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A delegation of Indian experts, headed by P K Saxena, left, holds talks with his Pakistani counter part Mirza Asif Saeed, right, in Islamabad in March 20.— AP/File
A delegation of Indian experts, headed by P K Saxena, left, holds talks with his Pakistani counter part Mirza Asif Saeed, right, in Islamabad in March 20.— AP/File

WASHINGTON: A constructive engagement between Pakistan and India during the recently held water talks in Washington has raised hopes for an amicable resolution of this dispute, according to diplomatic sources.

The World Bank, which hosted the talks at its headquarters two weeks ago, also noticed this positive change and mentioned it in a press release on Aug 1, noting that the “meetings … were held in a spirit of goodwill and cooperation”.

Islamabad and New Delhi disagree over construction of the Kishenganga (330MW) and Ratle (850MW) hydroelectric power plants being built by India. (The World Bank is not financing either project). Islamabad contends that the technical design features of the two plants contravene the Indus Waters Treaty.

The plants are on a tributary of the Jhelum and Chenab rivers, respectively.

An international expert, who closely monitors the Pakistan-India water talks, told Dawn this was the first time in many years that delegates “held a constructive discussion, instead of merely stating their official positions”.

The expert said in previous talks “sometimes the two sides did not even exchange formal greetings”.

They would “just read the statements they brought with them and leave, but this time it was different,” he added.

Both sides have now returned to their capitals to consult their governments on the ideas discussed at Washington. The negotiation concluded at the World Bank headquarters on Aug 1.

The Indus Waters Treaty was signed in 1960 after nine years of negotiations between Pakistan and India with the help of the World Bank, which is a signatory. Seen as one of the most successful international treaties, it has survived frequent tensions, including conflict, and has provided a framework for irrigation and hydropower development for more than half a century.

Former US president Dwight Eisenhower described it as “one bright spot ... in a very depressing world picture that we see so often”.

But recent tensions also affected the water talks as India expressed its intention to use water as a tool to influence Islamabad’s Kashmir policy. Islamabad rejected New Delhi’s charge of supporting militants, but vowed to continue supporting the Kashmiri movement for self-determination.

That’s why the spirit of cooperation displayed during the last meeting was welcomed in Washington. Careful not to hurt this rare opportunity for a positive engagement between the two neighbours, the World Bank decided not to publicise the talks.

However, it did issue a brief statement on Aug 1, announcing that the talks had ended and the two sides had agreed to meet again next month.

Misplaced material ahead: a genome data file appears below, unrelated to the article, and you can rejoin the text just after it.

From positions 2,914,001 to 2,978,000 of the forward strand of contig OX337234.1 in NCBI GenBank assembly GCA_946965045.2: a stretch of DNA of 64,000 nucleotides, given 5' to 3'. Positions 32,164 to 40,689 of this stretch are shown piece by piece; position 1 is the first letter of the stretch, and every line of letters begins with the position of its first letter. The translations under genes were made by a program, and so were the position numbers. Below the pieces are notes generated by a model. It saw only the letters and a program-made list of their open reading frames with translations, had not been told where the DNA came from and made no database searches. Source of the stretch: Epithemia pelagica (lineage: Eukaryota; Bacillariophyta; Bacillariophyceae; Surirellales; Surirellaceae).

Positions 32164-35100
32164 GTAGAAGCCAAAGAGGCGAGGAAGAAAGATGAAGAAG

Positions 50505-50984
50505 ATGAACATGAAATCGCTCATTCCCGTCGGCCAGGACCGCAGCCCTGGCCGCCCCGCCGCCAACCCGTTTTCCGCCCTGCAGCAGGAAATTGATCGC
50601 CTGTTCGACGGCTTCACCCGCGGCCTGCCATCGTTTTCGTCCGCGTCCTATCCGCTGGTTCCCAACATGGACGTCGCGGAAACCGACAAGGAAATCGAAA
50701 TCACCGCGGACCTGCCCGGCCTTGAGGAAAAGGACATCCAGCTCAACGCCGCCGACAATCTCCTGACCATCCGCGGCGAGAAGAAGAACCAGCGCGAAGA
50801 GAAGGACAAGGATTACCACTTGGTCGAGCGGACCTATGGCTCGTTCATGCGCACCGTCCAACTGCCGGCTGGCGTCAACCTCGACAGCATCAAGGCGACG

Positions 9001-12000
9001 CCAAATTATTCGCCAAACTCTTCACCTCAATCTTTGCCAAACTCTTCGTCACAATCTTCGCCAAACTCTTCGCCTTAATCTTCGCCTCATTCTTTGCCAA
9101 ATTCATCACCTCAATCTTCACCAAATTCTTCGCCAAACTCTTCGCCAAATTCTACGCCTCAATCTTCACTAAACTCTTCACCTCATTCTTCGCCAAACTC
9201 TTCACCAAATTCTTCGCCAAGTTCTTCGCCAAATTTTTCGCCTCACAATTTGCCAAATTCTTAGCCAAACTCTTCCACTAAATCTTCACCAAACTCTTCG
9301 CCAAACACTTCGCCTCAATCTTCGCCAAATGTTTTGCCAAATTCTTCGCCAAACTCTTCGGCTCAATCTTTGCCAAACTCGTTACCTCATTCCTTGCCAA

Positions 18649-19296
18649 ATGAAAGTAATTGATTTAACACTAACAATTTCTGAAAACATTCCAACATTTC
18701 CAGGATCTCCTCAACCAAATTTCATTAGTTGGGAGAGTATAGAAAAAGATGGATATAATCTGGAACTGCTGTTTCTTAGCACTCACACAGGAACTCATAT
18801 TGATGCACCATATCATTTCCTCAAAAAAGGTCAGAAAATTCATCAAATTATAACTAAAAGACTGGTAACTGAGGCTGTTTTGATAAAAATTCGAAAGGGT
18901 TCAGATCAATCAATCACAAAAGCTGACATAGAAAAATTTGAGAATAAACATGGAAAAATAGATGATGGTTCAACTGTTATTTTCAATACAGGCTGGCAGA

The bank also issued a fact-sheet with the statement, giving a brief description of the dispute and the efforts it had made to resolve it.

One paragraph stated that under the Indus Waters Treaty, “among other uses, India is permitted to construct hydroelectric power facilities on these rivers subject to constraints specified in annexure to the treaty”.

This paragraph was interpreted by the Indian media as an endorsement of New Delhi’s position, causing the World Bank to issue a clarification.

“The 1960 Indus Waters Treaty does not bar India from constructing hydroelectric power projects on tributaries of the Jhelum and Chenab rivers with certain restrictions, the World Bank says in its fact sheet on the treaty,” the Indian media reported.

The bank, however, rejected this conclusion as “erroneous” and reminded all parties that “discussions between India and Pakistan about the Kishenganga and Ratle hydroelectric power plants are ongoing”.

A reference in the Pakistani media to former US secretary of state John Kerry’s call to Finance Minister Ishaq Dar in January also caused some unease as the Indian side apparently believed that Pakistan was trying to create an impression that the United States was playing a mediatory role, which it was not.

The disagreement

The treaty designates the Jhelum and Chenab Rivers as well as the Indus as “western rivers”, to which Pakistan has unrestricted use. Among other uses, the agreement permits India to construct hydroelectric power facilities on these rivers subject to constraints specified in annexure to the treaty.

Pakistan asked the World Bank to facilitate the setting up of a “court of arbitration” to look into its concerns about designs of the Kishenganga and Ratle projects. India asked for the appointment of a neutral expert for the same purpose. These requests came after the Permanent Indus Commission, which is part of the treaty’s resolution mechanism, failed to resolve the dispute.

Published in Dawn, August 10th, 2017